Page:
Art Resources and Tutorials

Beginner's guide to traditional art – the best art tutorials for beginners

Beginner's guide to traditional art – the best art tutorials for beginners | Art-Res
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Learn traditional art as a beginner with these great resources and tutorials with advice on how to approach traditional art as a beginner. This article hopes to provide you quality information so you can learn how to drawn traditionally today, with advice on materials, the different options you have with traditional art mediums, and workflow.

The purpose of this guide is to help beginners navigate the wonderful world that is traditional art. Looking for digital art? I wrote a beginner’s guide to digital art here.

A great example of traditional art supplies
A great example of traditional art supplies

Traditional art is art that is produce with physical media, like pencil, paint, and pastel. It can also refer to “present period of time that reflects the current culture by utilizing classical techniques in drawing, painting, and sculpting”(Wikipedia.com).

This field of art is composed by many subcategories, and I will do my best to curate the different options in terms of mediums you have. If I missed one, or you want to see one included, please let me know in the comments below!

Mediums for traditional artists

One of the most exciting things about traditional media is the variety, and here is a compilation of mediums you should consider working with.

How to decide which one to pick?

I first recommend starting out with pencil or pen (ink), since that requires literally no monetary investment and will allow you to train your hand eye coordination, develop an eye for value and lighting, form, and anatomy (if relevant to your art). Later you can transition to colorful mediums or ones that cost more dollar signs.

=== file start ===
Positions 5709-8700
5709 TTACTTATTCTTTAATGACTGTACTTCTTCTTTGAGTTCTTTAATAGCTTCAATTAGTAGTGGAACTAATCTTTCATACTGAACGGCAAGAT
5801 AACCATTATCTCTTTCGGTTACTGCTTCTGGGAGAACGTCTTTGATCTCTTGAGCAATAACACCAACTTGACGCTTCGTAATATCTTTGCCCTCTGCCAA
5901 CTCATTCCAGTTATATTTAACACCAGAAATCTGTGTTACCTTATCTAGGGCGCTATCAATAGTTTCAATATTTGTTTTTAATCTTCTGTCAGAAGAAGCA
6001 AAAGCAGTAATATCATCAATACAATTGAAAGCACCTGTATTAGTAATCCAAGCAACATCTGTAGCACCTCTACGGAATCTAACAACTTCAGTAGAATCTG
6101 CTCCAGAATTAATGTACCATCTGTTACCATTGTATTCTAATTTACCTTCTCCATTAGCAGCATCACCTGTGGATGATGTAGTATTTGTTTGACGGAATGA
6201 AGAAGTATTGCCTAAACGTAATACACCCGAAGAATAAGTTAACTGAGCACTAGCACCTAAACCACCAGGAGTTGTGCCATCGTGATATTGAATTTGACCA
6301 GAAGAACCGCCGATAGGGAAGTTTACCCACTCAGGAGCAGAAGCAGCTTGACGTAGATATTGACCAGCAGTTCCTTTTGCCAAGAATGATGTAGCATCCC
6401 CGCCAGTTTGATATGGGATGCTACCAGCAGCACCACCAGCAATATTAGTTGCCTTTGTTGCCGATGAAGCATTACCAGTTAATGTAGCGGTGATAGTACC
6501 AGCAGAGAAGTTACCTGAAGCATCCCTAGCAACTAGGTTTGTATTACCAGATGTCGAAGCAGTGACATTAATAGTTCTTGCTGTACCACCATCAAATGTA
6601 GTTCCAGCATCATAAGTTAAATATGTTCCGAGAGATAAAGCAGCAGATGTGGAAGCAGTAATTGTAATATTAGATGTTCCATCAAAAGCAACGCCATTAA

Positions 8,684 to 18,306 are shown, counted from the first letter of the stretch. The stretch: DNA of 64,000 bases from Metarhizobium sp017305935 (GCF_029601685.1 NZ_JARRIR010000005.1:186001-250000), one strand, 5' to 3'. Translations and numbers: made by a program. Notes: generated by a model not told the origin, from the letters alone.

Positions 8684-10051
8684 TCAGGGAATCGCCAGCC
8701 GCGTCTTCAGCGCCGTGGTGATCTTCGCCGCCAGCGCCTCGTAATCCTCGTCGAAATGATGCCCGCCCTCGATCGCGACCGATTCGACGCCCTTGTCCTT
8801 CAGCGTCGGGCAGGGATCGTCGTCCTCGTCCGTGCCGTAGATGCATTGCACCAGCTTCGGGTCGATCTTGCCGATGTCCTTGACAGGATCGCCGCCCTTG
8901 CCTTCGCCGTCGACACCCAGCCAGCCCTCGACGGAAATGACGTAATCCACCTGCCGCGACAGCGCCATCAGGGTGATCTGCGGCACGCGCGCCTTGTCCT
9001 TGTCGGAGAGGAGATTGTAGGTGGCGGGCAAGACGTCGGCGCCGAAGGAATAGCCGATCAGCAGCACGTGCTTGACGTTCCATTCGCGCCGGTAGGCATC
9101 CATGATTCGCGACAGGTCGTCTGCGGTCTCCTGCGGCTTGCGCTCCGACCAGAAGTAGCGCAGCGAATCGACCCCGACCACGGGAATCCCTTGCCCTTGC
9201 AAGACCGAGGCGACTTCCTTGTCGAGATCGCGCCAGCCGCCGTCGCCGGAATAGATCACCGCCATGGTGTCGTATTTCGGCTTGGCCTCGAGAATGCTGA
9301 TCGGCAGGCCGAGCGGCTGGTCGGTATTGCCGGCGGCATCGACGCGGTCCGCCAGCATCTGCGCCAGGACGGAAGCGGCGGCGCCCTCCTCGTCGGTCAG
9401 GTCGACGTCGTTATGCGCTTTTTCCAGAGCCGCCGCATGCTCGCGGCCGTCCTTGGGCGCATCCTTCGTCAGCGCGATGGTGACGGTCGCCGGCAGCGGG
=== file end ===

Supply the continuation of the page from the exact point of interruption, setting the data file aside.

If you want, you can use this link to Blick Art Materials or Amazon. It will help this site, at no extra cost to you :D

Graphite

Yes, your handy pencil! This is the medium pretty much everyone started out with, and maybe with crayons and colored pencils mixed in there.

I recommend exploring different hardnesses. Graphite comes in grades–from very soft and dark, to medium #2 HB hardness, to very hard and light. Here is a great explanation of different grades. I tend to use HB because it’s the one that I have in front of me, most of the time.

For some artists, graphite is for merely sketching and laying out. For others, it’s the medium of choice. There’s a lot of amazing artists that make amazing art, just from graphite.

Wnat some stunning examples? Check out the amazing artist,Monika Jasnauskaitė .

Lovely piece by Monika Jasnauskaitė
Lovely piece by Monika Jasnauskaitė

Pen and Ink

Pen and ink, another lovely medium within the traditional art world with a low financial entry barrier. There are tons of great pens out there, and I recommend trying different kinds, including felt tip, pigment liners, dip pens, fountain pens, or even the old office ballpoint. Here is a useful, curated list I found to help you explore your options.

Examples:

Heather Gwinn’s great work.

Ta Da
Ta Da

Colored Pencil

This medium behaves uniquely, translucent, blendable, and layer able It requires patience, and is one of my personal favorites. Professional colored pencil paintings are stunning and you can achieve so much detail and color with them. There are oil (usually a bit harder, no wax bloom) and wax (usually softer, but has wax bloom) based pencils.